UK's Former Culture Secretary Has Died At Age 70

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The couple parted after it was said to be damaging Dame Tessa's career, but they were later reconciled.

Former leader of the Liberal Democrats Sir Menzies Campbell, who was a member of the Olympic Board which had oversight of London 2012 said Dame Tessa was "universally popular and respected among politicians of all parties".

In recent months, she moved fellow peers in the House of Lords to tears as she discussed her condition and called for patients to have better access to experimental treatment. Tessa was not just the best in politics, she was the best in humanity.

More recently, she has campaigned for additional cancer treatments to be made available through the NHS.

"She died peacefully at the family home near Shipston-on-Stour in Warwickshire last night, shortly after 10pm. Throughout her illness she behaved with quite remarkable courage".

"She had said at the time that In the end, what gives a life meaning is not only how it is lived, but how it draws to a close", she said in the speech.

"She was the most wise of counsellors, the most loyal and supportive of colleagues, and the best of friends", he said.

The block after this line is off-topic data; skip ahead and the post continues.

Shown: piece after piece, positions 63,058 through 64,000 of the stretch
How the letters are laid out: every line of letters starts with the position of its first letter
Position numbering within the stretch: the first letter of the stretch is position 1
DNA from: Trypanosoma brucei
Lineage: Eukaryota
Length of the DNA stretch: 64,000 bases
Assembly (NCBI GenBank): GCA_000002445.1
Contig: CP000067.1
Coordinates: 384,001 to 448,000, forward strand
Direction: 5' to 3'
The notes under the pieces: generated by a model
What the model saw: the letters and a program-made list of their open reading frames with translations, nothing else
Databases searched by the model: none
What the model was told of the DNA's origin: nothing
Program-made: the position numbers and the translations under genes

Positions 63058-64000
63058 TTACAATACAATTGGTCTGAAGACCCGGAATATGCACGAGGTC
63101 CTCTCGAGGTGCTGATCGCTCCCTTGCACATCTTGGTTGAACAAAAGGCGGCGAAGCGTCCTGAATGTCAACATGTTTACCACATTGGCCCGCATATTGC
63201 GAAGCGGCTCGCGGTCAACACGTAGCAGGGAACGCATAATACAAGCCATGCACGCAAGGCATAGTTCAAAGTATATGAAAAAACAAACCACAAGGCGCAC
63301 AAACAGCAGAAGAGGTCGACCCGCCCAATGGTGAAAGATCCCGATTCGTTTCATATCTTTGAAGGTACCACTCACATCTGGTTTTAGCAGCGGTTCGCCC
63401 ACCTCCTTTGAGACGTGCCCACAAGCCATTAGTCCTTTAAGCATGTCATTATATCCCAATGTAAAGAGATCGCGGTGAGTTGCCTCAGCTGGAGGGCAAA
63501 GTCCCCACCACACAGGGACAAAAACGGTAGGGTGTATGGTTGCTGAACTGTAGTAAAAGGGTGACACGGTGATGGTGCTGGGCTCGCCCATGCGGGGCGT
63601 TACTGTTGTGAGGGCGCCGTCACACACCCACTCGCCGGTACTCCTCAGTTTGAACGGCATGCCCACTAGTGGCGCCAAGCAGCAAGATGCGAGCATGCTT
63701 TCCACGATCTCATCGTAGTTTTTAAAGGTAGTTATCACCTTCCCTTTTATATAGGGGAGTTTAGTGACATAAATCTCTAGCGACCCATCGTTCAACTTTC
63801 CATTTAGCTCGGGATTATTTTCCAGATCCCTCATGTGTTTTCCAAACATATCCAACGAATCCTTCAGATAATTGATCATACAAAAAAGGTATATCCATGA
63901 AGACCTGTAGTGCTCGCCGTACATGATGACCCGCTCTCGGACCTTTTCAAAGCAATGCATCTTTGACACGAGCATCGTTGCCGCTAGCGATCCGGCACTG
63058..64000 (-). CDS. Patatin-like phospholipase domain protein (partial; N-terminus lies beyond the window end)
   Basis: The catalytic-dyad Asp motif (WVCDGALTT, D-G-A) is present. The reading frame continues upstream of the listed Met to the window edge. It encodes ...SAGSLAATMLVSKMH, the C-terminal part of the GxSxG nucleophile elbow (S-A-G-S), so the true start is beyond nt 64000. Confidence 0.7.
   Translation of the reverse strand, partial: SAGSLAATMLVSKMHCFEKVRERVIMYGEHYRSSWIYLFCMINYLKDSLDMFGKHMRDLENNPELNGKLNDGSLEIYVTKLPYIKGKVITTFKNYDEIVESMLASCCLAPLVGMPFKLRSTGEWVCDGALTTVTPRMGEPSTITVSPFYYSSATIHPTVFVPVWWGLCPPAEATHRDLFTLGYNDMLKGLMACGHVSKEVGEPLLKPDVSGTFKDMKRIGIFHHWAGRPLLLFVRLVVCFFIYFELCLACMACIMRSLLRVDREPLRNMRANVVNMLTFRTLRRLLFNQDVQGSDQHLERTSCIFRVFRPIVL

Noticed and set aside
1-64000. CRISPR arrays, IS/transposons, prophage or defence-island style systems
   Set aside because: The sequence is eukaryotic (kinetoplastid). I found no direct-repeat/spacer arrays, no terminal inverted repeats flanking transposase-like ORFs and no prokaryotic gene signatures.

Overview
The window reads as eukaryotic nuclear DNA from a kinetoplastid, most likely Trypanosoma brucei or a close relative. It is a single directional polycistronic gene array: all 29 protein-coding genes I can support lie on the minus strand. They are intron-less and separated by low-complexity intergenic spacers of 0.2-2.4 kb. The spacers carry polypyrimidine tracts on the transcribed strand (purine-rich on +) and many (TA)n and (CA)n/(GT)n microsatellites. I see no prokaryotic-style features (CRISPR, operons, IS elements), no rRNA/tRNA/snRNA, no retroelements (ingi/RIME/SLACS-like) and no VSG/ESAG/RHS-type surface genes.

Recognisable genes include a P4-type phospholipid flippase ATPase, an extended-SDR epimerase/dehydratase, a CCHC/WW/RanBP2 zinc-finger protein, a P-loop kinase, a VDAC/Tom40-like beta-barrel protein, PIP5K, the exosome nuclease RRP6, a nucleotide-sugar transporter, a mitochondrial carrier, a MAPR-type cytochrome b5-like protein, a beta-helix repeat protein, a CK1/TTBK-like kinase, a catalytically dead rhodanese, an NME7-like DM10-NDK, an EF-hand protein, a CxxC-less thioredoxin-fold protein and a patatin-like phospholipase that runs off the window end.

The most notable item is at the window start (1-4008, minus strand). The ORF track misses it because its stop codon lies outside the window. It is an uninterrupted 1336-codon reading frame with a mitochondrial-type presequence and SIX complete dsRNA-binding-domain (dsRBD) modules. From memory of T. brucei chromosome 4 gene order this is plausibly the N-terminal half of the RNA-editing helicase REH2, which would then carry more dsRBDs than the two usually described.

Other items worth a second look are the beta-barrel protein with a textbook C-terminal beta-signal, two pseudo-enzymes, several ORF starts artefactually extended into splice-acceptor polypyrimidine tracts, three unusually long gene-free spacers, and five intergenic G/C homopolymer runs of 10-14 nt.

Mrs May wrote: "The dignity and courage with which Dame Tessa Jowell confronted her illness was humbling and it was inspirational".

It was as Tony Blair's Labour culture secretary in the early noughties that she championed the capital's eventually successful bid to host the games, in the face of Civil Service and Cabinet scepticism.

"Despite going through all of that and wanting to spend precious time with her family... she gave up so much of that time to continue to campaign, to ask for change, because it really matters", she told the BBC.

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Baroness Jowell, an ex-culture secretary who had been diagnosed with a brain tumour in May past year, suffered a haemorrhage two days ago.

John Bercow, Speaker of the House of Commons, described Dame Tessa as an "indefatigable campaigner who translated care from a word to a deed at every turn".

Dame Tessa was employment minister and minister for women, before joining the cabinet as culture secretary in 2001, during which she helped bring the Olympic Games to London. "Our thoughts are with her family".

She was pro-European and in favour of a mixed-economy when both were deeply unfashionable on the left.

This morning party members, journalists and politicians paid tribute to the former MP for Dulwich and West Norwood, remembering her achievements and sharing stories of their memories together.

The world of sport also send their condolences, with Lord Sebastian Coe, the chairman of the London Organising Committee, saying London 2012 simply wouldn't have happened had it not been for Dame Tessa. Without her the sporting landscape of the United Kingdom would have looked very different, and so many other tangible legacies left dormant.

"She showed unflinching tenacity in persuading the prime minister and the cabinet that the government should throw its full weight behind the bid", he said.

"Her determination and sense of humour surrounding them was infectious", he tweeted.

"She just had this capacity to touch everybody she met".